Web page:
I have a MacBook Pro running MacOS 10.11. I wanted to use it to drive a Micro Maestro (6 channel) servo controller.
Being a somewhat odd duck I have the following constraints:
- I DO NOT have a Windows machine and I don’t want to buy one.
- I want to program in Java, not C/C++.
While I don’t have/want a Windows machine, I’ve had the need for Windows programs in that past and I use Parallels to run them. To do initial testing of the Maestro, I fired up Parallels and Windows 8.1. I followed the instructions in the User’s Guide to install the Control Center. The installation went exactly as described in the Guide. I hooked up a couple of servos to the Maestro using an independent power source for the servos, and then started driving them with the Control Center. Everything worked exactly as one would expect as if I was running on a true Windows machine. I suppose many would not be surprised, but I was. The ability to run the Control Center certainly makes an iterative development process easier.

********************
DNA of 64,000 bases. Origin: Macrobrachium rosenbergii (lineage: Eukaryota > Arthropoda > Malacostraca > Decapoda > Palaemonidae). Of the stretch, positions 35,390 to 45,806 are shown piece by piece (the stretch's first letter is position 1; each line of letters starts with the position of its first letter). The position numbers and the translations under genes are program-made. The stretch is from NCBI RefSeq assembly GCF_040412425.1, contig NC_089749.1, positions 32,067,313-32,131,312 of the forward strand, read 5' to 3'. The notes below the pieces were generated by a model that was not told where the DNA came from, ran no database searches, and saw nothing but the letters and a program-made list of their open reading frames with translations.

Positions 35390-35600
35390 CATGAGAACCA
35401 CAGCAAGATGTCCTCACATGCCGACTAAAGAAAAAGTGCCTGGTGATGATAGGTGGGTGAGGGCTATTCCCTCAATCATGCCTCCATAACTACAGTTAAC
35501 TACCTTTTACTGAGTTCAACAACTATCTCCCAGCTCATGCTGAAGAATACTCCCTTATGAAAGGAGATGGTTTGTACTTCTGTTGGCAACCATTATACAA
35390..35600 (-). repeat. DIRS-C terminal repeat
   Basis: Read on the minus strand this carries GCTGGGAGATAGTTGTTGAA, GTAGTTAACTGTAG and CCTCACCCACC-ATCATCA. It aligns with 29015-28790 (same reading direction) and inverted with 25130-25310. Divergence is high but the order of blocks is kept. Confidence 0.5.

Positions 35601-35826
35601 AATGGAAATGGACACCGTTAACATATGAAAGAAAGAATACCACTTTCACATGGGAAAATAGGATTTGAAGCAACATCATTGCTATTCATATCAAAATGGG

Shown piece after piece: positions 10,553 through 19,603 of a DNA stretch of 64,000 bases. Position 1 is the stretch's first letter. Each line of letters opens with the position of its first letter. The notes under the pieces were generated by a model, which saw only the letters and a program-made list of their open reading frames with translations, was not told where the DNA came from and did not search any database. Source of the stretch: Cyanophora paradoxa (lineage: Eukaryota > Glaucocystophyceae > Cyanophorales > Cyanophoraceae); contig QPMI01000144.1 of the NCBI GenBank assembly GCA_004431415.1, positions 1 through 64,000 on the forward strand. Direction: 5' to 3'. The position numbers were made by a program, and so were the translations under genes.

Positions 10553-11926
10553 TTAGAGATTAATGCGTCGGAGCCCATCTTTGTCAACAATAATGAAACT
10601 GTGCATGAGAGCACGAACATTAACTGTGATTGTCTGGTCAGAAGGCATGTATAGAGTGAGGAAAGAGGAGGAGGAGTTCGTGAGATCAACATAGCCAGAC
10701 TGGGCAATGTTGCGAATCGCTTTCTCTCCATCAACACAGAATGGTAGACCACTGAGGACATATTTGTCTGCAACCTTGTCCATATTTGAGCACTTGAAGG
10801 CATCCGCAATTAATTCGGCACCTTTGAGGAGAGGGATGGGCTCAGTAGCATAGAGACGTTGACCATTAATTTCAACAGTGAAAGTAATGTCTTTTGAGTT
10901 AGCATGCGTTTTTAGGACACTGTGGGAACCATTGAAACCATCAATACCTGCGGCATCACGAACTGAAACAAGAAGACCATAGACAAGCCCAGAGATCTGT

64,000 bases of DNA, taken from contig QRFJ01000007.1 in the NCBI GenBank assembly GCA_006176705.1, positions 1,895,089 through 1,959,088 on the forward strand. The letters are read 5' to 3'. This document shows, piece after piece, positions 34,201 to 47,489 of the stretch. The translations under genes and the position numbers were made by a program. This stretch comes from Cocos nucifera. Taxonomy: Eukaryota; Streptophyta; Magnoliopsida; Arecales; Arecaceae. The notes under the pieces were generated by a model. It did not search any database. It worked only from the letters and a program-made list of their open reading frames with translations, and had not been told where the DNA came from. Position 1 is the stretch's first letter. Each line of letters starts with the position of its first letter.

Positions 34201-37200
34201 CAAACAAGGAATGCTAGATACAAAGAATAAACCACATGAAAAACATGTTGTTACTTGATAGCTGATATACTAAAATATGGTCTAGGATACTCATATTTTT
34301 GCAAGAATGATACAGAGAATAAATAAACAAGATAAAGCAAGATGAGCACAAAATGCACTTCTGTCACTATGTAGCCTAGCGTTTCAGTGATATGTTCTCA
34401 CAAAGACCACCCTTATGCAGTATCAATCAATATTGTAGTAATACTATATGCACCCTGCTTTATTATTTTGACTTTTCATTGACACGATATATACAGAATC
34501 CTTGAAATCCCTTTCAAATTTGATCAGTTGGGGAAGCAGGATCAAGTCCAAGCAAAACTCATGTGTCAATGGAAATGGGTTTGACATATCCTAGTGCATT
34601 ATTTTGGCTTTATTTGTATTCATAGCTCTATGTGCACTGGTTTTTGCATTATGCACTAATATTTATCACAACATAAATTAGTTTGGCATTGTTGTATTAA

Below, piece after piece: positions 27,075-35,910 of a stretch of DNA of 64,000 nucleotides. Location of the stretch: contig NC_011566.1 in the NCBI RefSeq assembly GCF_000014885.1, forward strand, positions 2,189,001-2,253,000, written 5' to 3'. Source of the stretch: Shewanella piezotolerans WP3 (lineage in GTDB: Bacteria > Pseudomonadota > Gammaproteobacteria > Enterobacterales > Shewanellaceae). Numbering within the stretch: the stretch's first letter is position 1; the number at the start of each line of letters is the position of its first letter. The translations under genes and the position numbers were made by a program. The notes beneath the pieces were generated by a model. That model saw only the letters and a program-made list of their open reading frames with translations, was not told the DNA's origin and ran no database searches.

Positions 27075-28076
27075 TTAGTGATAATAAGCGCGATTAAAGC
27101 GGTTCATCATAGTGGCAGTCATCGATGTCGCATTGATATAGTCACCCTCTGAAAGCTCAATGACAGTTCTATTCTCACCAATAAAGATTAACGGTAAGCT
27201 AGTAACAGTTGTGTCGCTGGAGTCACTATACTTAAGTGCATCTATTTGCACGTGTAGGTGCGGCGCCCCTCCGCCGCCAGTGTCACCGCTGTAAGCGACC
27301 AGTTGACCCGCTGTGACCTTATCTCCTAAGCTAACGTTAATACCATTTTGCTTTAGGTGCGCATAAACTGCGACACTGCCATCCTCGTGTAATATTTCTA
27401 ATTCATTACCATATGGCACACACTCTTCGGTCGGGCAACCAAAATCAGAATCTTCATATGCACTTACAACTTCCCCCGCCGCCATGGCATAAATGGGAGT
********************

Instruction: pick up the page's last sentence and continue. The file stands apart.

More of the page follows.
The second constraint was more troublesome. I found this post Open Source Java for Pololu Maestro Servo Controllers. It sort of gave me the answers. I ran a test program (using Eclipse) and I could make the servos move from Java. Kudos to GregE!
I discovered during my testing that I could drive the Mastro from both Parallels and Java. There was no need to “kill” one to use the other. Yet another somewhat surprising fact, yet also extremely beneficial.
One thing I discovered while reverse engineering GregE’s code is that the protocol used to communicate with the Maestro via USB is different than the serial protocol documented in the User’s Guide. It does not matter whether the code is running in Windows or MacOS. The USB protocol can be deciphered by using the files …/usc/protocol.h, Usc_protocol.cs, an Usc.cs in the Pololu Maestro SDK.
I have created a simplified, and a bit extended, version of GregE’s code (in Java of course) that I hope to use in my project. No doubt it will evolve as I iterate the overall design. I will post it at some point when I feel it is mature enough.